Mitch Marner is ready for the NHL

Despite questions about his size and age, hockey fans should expect Mitch Marner to suit up for the Toronto Maple Leafs next season. After leading the London Knights to a Memorial Cup victory, there’s simply nowhere else for the junior star to go.

Size, age can be overcome by talents of 19-year-old Leafs prospect

After dominating junior hockey, London Knights standout Mitch Marner is ready to try his hand at the pros. (Claus Andersen/Getty Images)

Mitch Marner is quickly becoming a household name, especially among Toronto Maple Leafs fans.

The 19-year old forward from Thornhill, Ont., who was drafted fourth overall by the Leafs last year, dominated junior hockey this past season to the tune of 116 points in 57 games and shone even brighter in the playoffs, piling up 44 points in 18 contests.

After leading the London Knights to a Memorial Cup victory last week, on the heels of being named the CHL's player of the year, many are wondering where Marner will play next season.

There are two possible paths: Marner can be given a spot on the Leafs' roster for the 2016-17 season or go back to juniors. But with Marner having nothing left to prove in the CHL, remaining with the Knights could actually stunt his development, leaving him no more ready for the NHL than he is right now.

Sending Marner to the Toronto Marlies, the Leafs' minor-league affiliate, for professional seasoning is not an option. There's an agreement between the NHL and the CHL that restricts players who've been drafted out of a CHL team from playing in minor professional leagues like the AHL until their 20-year-old season. The agreement states that players must be 20 years old by Dec. 31 to be eligible to be sent to the minors, but Marner won't turn 20 until May 5 of next year.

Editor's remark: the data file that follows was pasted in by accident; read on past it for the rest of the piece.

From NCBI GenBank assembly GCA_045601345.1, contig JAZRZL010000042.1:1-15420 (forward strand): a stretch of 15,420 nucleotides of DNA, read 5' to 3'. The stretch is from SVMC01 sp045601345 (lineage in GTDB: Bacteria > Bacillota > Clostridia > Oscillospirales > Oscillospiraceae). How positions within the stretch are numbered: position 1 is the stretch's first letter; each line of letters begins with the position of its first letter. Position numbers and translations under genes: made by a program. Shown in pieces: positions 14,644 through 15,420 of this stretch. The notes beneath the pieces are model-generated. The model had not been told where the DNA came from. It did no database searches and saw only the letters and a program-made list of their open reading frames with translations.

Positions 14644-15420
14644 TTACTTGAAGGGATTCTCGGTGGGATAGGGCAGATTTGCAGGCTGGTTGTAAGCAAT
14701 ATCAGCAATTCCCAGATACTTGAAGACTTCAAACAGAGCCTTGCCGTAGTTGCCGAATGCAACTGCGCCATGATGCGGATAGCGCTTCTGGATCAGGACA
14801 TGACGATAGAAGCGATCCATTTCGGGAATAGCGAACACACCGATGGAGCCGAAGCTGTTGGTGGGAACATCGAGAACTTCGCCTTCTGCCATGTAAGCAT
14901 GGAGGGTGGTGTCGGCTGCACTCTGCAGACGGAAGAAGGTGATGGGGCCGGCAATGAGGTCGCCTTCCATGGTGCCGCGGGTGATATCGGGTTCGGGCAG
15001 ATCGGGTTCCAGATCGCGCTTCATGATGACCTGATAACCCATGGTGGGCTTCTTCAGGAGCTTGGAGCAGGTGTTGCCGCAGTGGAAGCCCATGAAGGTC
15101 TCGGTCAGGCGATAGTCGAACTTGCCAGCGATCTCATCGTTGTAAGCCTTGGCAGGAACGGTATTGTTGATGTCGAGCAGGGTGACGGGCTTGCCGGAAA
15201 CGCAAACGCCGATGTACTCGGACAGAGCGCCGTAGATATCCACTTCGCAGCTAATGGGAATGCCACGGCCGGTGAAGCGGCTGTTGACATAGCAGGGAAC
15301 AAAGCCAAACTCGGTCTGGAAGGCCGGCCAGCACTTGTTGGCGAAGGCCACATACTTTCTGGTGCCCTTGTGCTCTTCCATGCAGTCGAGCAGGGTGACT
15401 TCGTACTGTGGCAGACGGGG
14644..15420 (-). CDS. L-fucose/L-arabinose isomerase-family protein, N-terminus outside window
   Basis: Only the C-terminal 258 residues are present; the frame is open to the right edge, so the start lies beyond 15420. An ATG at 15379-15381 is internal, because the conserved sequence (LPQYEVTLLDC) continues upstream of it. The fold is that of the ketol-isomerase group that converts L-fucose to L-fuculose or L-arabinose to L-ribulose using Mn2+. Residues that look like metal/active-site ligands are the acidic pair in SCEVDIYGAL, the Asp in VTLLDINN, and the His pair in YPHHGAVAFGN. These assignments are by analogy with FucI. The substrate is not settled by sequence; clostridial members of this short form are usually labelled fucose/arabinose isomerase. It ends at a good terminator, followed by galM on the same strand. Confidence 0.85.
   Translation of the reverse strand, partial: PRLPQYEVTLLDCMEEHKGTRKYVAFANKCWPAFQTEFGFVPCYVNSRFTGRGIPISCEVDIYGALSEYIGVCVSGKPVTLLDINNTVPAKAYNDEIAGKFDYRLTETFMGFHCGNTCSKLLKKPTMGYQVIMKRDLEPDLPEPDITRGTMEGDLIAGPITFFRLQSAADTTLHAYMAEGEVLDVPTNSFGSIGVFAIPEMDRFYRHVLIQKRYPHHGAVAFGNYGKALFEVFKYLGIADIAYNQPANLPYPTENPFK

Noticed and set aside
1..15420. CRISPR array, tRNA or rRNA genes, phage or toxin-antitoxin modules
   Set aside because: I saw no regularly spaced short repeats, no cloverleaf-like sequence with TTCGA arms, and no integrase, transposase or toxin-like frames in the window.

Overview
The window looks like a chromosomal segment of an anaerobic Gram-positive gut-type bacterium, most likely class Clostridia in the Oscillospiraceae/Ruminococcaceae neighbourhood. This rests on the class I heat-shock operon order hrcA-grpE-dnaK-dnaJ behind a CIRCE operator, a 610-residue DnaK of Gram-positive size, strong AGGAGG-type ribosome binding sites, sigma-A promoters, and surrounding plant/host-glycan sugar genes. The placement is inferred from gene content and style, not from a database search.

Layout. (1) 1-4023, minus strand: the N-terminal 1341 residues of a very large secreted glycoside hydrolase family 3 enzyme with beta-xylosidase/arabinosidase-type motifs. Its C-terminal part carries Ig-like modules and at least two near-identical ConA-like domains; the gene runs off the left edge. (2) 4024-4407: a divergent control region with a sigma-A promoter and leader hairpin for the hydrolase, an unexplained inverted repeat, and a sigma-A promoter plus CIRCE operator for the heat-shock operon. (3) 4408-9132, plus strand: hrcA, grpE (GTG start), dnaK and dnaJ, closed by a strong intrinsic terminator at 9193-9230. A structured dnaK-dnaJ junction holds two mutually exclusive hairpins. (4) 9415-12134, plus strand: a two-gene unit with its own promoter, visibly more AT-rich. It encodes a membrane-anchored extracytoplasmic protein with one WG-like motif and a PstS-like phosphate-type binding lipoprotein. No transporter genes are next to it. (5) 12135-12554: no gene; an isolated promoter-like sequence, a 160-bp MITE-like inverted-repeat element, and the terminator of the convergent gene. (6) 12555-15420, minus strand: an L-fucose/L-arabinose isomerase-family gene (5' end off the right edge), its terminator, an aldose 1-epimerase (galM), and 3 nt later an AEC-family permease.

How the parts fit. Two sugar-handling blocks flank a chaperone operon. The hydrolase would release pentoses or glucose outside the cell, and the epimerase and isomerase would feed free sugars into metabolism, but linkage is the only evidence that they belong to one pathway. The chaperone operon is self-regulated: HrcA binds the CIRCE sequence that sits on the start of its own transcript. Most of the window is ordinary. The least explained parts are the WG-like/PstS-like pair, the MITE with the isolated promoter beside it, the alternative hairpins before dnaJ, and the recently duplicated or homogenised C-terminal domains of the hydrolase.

Another player caught in this predicament who also put up big numbers in the CHL was Jonathan Drouin. The current Tampa Bay Lightning forward from Sainte-Agathe-des-Monts, Que., was ineligible to play for the Syracuse Crunch of the AHL in the 2013-14 season, so the Lightning chose instead to send him back down to the QMJHL for one final season before calling him up to the NHL the following year.

But with Marner looking too good for junior hockey, the only real option left is for him to suit up for the Toronto Maple Leafs next season.

The question then becomes, is he ready?

Talent can trump size

Critics have cited Marner's age and relatively slight build as obstacles to his immediate promotion to the NHL.

Measuring only five-foot-11 and about 170 pounds, Marner's ability to handle the physical demands of playing in the NHL has been called into question. But being small doesn't mean you can't score, and size doesn't always correlate with NHL success. Just ask Patrick Kane, Joe Pavelski or Sidney Crosby, all of whom entered the league at the same height as Marner.

Drouin was also criticized for his size following a final junior season in which, like Marner, he averaged two points per game. While Drouin's pro career has gone through some rough patches due to questions about his maturity, including stints with the Lightning's minor-league team in Syracuse, the five-foot-11 forward still managed to score 32 points in his rookie season with Tampa Bay in 2014-15 while averaging only 13 minutes per game. In this year's playoffs he played a key role in the Lightning's run to the Eastern Conference final, notching 14 points in 17 games.

Size also doesn't necessarily affect a player's susceptibility to injuries, and there are no statistics to suggest that smaller players suffer more injuries than larger players. In fact, some small, skilled forwards came into the NHL as teenagers this season and made solid names for themselves, including Robby Fabbri, William Nylander, and the 172-pound Nikolaj Ehlers.

If Marner's gaudy OHL stats give any indication of his readiness for the pros, Leafs fans can expect to see a performance that equals, or pehaps even surpasses, that of a good second liner.

Marner has done everything possible to prove he's NHL ready. Now it's time to see what he can do.


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